There was a lot to like about Monsters In Our Wake, the book is a lot of fun. While it’s mostly a horror novel with a deep meaning to it, it has a little humor to it also. There are some unanswered questions about the creatures that I would like to know, but it didn’t take anything away from the overall story. The characters have a lot of depth to them, they are shades of gray instead of black and white. The Nokkens have done some terrible things to the humans, but also show compassion. On the other hand, some of the humans have shown that they have a heart but do some evil things as well. The only one who can be described as good is Flora and she comes across as the most interesting character in the book. Despite some minor flaws, this was an entertaining read and I’m hoping to read more from J.H. Moncrieff in the future.

Dorsal Finn is a strange place sitting on the shore of the Atlantic Ocean. Weird things seem to happen there and it has its fair share of odd characters. For one thing, there is a dark entity living under the bizarre little town and it seems to have created a magnet for people who have evil agendas. Luckily, 15-year-old Beatrice Beecham and her friends are on the scene and ready to solve mysteries and stop evil, dead in its tracks. Beatrice and her friends call themselves the Newshounds and they are a force to be reckoned with.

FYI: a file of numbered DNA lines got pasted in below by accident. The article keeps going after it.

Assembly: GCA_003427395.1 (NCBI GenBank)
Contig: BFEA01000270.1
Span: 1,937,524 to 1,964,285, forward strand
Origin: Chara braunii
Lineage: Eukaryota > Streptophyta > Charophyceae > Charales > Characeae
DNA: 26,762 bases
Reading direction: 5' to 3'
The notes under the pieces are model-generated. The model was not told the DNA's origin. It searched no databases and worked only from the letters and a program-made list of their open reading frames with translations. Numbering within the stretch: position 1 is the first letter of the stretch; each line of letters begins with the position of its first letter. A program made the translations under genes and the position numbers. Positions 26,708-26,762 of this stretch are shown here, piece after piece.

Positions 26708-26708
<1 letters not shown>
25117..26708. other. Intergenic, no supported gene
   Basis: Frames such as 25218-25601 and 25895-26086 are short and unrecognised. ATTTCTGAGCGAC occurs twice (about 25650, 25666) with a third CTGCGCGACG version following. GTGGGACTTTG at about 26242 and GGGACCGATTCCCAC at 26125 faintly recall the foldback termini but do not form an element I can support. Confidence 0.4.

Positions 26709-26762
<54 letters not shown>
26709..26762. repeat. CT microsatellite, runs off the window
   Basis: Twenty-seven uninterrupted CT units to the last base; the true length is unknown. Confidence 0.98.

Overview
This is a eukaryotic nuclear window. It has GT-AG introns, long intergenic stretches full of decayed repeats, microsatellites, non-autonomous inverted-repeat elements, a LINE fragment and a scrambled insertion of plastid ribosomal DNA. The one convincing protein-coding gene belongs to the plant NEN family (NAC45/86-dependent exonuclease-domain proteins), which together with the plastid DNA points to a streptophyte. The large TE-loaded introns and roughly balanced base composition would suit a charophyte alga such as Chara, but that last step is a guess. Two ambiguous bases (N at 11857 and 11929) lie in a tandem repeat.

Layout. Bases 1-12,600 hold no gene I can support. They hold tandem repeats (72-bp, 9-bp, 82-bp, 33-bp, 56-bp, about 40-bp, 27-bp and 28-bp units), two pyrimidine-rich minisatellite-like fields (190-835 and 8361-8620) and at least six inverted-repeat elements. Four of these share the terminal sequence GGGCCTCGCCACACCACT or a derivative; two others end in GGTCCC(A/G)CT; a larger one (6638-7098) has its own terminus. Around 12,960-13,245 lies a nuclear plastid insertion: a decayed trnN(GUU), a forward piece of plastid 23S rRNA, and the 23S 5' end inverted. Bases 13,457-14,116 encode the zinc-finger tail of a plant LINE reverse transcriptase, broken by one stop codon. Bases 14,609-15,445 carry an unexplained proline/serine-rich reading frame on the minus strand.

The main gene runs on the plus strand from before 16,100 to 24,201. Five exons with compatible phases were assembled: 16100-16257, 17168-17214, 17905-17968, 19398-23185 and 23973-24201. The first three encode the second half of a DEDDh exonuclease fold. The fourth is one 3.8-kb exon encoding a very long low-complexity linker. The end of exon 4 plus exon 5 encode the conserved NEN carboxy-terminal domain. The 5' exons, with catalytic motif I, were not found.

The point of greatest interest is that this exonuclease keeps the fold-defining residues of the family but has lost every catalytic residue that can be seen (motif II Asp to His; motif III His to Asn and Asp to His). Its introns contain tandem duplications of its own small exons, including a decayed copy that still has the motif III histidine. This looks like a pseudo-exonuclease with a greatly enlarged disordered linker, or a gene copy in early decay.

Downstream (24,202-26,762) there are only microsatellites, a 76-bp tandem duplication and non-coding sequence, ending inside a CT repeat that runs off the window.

This adventure has its beginnings way back during World War 2 when two young girls rescue a German scientist who is working on an invention to change the world. The scientist didn’t survive the war but a part of him may have. Flash forward to the present, one of the young girls who saved him is now an elderly woman and is hearing the scientist’s voice in her hearing aid. Underneath the Dorsal Finn Library lies something that can change the world and someone sinister is looking for it. To make matters worse, an organization called the Blue Thunder Foundation is having a strange effect on the town. It’s up to Beatrice and her friends to figure out what’s happening in Dorsal Finn.

Beatrice Beecham’s Cryptic Crypt by Dave Jeffery is a complex supernatural mystery novel aimed at a Y.A. audience. There is so much going on in the plot that its hard to describe it without leaving things out. This is a book that both adults and kids will like and it will really test your ability to pay attention. Because if you blink you will miss something. What I really enjoyed about this book was how the senior citizens and the kids work together to save their town. I also like that there is a historical fiction aspect to the book as it gets into the history of the Nazis and their dealings with the occult.

This book has several themes running throughout it and most appealing is the importance of friendship and how to deal with bullies. There were a couple of scenes where Beatrice and friends stand up to adult bullies and bully their own age. In one case the newshounds help a deaf girl who is being mistreated by the town bully and accept her into their group despite her differences. It doesn’t work out as they planned which was my favorite part of the book that I don’t want to give away, but the main point is that nothing keeps true friends apart.